Cognizant of the Code of Ethics, the Petitioner seeks guidance as to whether he may participate in the Town Council’s consideration of the Comprehensive Plan and Zoning Ordinance amendments relative to the Rolling Greens development.  He represents that he would like to participate in the Town Council’s consideration of these amendments.  He informs that, prior to his election, he attended and participated in public hearings before the Town Council and the Planning Commission relative to the Route 2/102 intersection and the Rolling Greens development.  He states that the ongoing concerns related to the Rolling Greens development were among the issues that prompted him to run for election to the Town Council in 2012. 

 

LAW & ANALYSIS

 

A person subject to the Code of Ethics may not participate in any matter in which he has an interest, financial or otherwise, which is in substantial conflict with the proper discharge of his duties in the public interest.  R.I. Gen. Laws § 36-14-5(a).  A substantial conflict of interest occurs if the Petitioner has reason to believe or expect that he or any family member or business associate, or any business by which he is employed, will derive a direct monetary gain or suffer a direct monetary loss by reason of his official activity.  Section 36-14-7(a).  Additionally, a public official may not use his office for pecuniary gain, other than as provided by law, for himself, a family member, employer, business associate, or a business that he represents.  Section 36-14-5(d). 

 

In order to determine whether the above provisions of the Code of Ethics are implicated the Commission must ascertain whether the Petitioner will be financially impacted by the official action that is under consideration.  Here, the Petitioner owns a residence that is 223 feet from the Golf Course and he has an ownership interest in the common property of his subdivision that abuts the Rolling Greens development. 

 

In matters involving real property, the Commission has consistently applied a rebuttable presumption that a property owner will be financially impacted by official action concerning abutting property.  See e.g. A.O. 2012-4; A.O. 2007-18; A.O. 2006-37; A.O. 2005-16.  Applying this presumption, the Commission has often opined that public officials may not participate in the discussion or vote on decisions concerning abutting property, absent reliable evidence that official action would not affect the financial interests of the public official, either positively or negatively.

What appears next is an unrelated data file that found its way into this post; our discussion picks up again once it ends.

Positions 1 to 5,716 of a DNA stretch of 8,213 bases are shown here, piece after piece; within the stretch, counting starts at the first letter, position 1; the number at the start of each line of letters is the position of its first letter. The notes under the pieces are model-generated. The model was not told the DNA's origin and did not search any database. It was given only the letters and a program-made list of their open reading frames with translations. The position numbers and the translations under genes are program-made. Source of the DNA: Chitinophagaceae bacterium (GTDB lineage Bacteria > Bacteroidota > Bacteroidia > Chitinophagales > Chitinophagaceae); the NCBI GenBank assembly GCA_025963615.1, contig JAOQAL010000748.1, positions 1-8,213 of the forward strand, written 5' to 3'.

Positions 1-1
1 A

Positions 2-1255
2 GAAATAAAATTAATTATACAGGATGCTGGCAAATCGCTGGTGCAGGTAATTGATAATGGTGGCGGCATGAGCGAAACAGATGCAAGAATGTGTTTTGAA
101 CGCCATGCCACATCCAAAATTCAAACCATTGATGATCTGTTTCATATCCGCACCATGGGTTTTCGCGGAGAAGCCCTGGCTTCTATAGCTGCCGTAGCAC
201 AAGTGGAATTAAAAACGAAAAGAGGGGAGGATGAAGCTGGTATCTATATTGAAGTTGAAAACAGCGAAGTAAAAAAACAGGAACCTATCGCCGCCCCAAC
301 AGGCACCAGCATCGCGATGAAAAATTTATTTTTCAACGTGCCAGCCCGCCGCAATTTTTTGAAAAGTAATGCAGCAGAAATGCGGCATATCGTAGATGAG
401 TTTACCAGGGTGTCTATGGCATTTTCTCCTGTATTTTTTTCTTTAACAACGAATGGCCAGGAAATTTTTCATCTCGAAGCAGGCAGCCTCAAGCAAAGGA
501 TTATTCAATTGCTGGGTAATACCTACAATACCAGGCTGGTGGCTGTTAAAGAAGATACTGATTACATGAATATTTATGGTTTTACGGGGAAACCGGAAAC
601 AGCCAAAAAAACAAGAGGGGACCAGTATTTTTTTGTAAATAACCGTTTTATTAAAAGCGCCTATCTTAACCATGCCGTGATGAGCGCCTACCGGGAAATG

In the present matter, any development on the Rolling Greens property will most likely result in a financial impact upon the value of the Petitioner’s property interests, irrespective of whether it is a Compact Village Development with a Golf Course or a 60-home subdivision.  However, the above representations suggest that any financial impact will likely be substantially similar among all of the property owners within the Petitioner’s subdivision.  Accordingly, we will consider whether the “class exception” applies to this unique set of circumstances. 

 

 

Section 36-14-7(b) of the Code, referred to as the “class exception,” states: 

 

A person subject to this Code of Ethics does not have an interest which is in substantial conflict with the proper discharge of his or her duties in the public interest and of his or her responsibilities as prescribed by the laws of this state, if any benefit or detriment accrues to him or her or any person within his or her family or any business associate, or any business by which the person is employed or which the person represents, as a member of a business, profession, occupation or group, or of any significant and definable class of persons within the business, profession, occupation or group, to no greater extent than any other similarly situated member of the business, profession, occupation or group, or of the significant and definable class of persons within the business, profession, occupation or group.

 

When determining whether any particular circumstance supports and justifies the application of the class exception, the Commission will consider the totality of the circumstances.  Among the important factors considered are: 1) the description of the class; 2) the size of the class; 3) the function or official action being contemplated by the public official; and 4) the nature and degree of foreseeable impact upon the class and its individual members as a result of the official action.